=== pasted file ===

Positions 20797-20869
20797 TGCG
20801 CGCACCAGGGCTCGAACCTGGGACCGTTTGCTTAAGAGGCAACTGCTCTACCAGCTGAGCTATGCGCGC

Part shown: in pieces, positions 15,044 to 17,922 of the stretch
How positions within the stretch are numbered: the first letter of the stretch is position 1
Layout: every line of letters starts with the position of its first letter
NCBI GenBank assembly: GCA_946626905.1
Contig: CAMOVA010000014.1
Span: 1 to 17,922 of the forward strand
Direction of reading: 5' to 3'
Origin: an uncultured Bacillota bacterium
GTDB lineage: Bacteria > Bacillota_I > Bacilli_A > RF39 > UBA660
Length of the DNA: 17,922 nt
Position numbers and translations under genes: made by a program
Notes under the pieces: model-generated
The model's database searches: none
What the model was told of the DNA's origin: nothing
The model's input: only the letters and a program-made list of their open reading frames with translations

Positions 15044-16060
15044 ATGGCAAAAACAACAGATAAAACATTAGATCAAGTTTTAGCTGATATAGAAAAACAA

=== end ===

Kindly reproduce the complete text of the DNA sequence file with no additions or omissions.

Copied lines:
Positions 20797-20869
20797 TGCG
20801 CGCACCAGGGCTCGAACCTGGGACCGTTTGCTTAAGAGGCAACTGCTCTACCAGCTGAGCTATGCGCGC

Part shown: in pieces, positions 15,044 to 17,922 of the stretch
How positions within the stretch are numbered: the first letter of the stretch is position 1
Layout: every line of letters starts with the position of its first letter
NCBI GenBank assembly: GCA_946626905.1
Contig: CAMOVA010000014.1
Span: 1 to 17,922 of the forward strand
Direction of reading: 5' to 3'
Origin: an uncultured Bacillota bacterium
GTDB lineage: Bacteria > Bacillota_I > Bacilli_A > RF39 > UBA660
Length of the DNA: 17,922 nt
Position numbers and translations under genes: made by a program
Notes under the pieces: model-generated
The model's database searches: none
What the model was told of the DNA's origin: nothing
The model's input: only the letters and a program-made list of their open reading frames with translations

Positions 15044-16060
15044 ATGGCAAAAACAACAGATAAAACATTAGATCAAGTTTTAGCTGATATAGAAAAACAA